My name is Robert Cornelius (as I'm guessing you've already gathered from the title of this blog postâ¦), and I've been given the honored opportunity to share some of my thoughts with all of you fine people. I've been shooting professionally since 2008, but my passion for digital art has been growing since 2003. That's the year I was first introduced to the majesty of a little program you might have heard of, called … Photoshop. I've always been an individual that thrives in any situation that requires tapping into one’s creativity and imagination, but once I discovered the power of Photoshop I really found my stride. I love for my work to balance somewhere along the line between a digital painting and a photograph, while bringing cinematic stories to life through the various characters I dream up.
I've decided for my guest blog to break down the process of creating one of my more recent images in hopes that it will inspire you to try something new and crazy, or at least add a few shiny new tricks to your work flow for whatever sort of art you love to create. This image, called "The Fate Sisters," is my interpretation of the Greek myth about the three witch-like siblings who control our fate through their powers over the thread of life. Basically all of the images I create come together in steps quite similar to the following. I end up doing all of these things to my pictures at one point or another during the editing process. Obviously there is no perfect formula for every image – any edit is going to consist of a lot of trial and error and just trying things to see what looks good. I don't always go exactly in this order, but for the most part my editing process goes something like this…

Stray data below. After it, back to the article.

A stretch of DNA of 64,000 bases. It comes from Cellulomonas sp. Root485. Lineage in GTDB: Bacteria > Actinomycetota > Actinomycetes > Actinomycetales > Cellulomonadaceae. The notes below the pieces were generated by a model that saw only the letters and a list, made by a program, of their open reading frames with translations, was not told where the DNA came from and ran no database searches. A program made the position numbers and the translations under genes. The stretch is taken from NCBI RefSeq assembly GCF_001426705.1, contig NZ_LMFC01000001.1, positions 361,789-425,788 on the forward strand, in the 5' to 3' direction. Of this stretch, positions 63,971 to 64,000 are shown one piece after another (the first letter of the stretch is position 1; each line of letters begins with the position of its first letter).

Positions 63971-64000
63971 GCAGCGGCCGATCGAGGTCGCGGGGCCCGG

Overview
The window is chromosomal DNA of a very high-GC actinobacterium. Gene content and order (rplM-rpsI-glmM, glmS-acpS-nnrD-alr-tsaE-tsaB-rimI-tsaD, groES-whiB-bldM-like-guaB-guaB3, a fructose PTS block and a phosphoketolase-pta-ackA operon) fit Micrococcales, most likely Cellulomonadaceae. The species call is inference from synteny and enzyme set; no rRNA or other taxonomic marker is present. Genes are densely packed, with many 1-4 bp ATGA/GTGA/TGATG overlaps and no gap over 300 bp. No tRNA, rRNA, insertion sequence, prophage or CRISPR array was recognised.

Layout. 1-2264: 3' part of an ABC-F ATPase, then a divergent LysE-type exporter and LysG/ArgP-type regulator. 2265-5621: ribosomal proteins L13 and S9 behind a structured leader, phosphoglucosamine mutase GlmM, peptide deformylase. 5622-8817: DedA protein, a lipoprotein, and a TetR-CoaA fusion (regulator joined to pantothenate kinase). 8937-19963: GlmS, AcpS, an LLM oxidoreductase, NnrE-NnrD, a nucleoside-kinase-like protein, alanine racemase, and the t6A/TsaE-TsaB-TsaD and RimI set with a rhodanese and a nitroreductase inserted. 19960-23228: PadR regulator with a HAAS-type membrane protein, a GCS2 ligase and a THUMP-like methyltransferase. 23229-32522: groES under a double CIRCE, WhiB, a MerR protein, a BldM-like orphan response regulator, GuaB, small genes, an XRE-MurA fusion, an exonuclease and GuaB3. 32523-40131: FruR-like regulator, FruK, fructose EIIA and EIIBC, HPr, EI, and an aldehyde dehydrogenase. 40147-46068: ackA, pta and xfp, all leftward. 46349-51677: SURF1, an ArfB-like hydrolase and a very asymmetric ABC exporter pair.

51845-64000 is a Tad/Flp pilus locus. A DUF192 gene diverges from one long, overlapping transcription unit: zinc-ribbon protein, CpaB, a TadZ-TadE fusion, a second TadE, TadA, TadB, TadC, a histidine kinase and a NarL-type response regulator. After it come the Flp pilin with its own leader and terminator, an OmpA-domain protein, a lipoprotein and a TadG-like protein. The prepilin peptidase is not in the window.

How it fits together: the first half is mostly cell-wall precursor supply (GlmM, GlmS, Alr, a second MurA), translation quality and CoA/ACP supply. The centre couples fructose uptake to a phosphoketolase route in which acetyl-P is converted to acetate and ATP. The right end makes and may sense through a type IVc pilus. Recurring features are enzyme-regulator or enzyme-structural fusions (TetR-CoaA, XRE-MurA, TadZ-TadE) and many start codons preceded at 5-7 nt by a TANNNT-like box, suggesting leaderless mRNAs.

Whenever possible I try to plan out as much as I can before the actual shooting begins. This isn't always the case; I do love to just shoot a person on a whim once in a while and figure out something magical to do with the photos later on in Photoshop. For this image, however, I was plotting things in the back of my head for most of a year; I knew every last detail before I even took the first shot. I envisioned one girl (my friend Laura of RoamAndGoLightly.com) posing for all three characters, and could picture how each "sister" was going to be positioned. I even knew what colored lights were going to be where: I wanted a rich dark blue atmosphere with the thread and scissors glowing golden light. I made sure to light accordingly. It’s way easier to convincingly edit the light spilling onto their faces and hands from their various shining objects when the right quality of light was actually being cast on them from the get-go. I do love digital painting and could have done my best to just add the light in later, but that’s just never going to look as good as it will if you have the light actually there in the first place.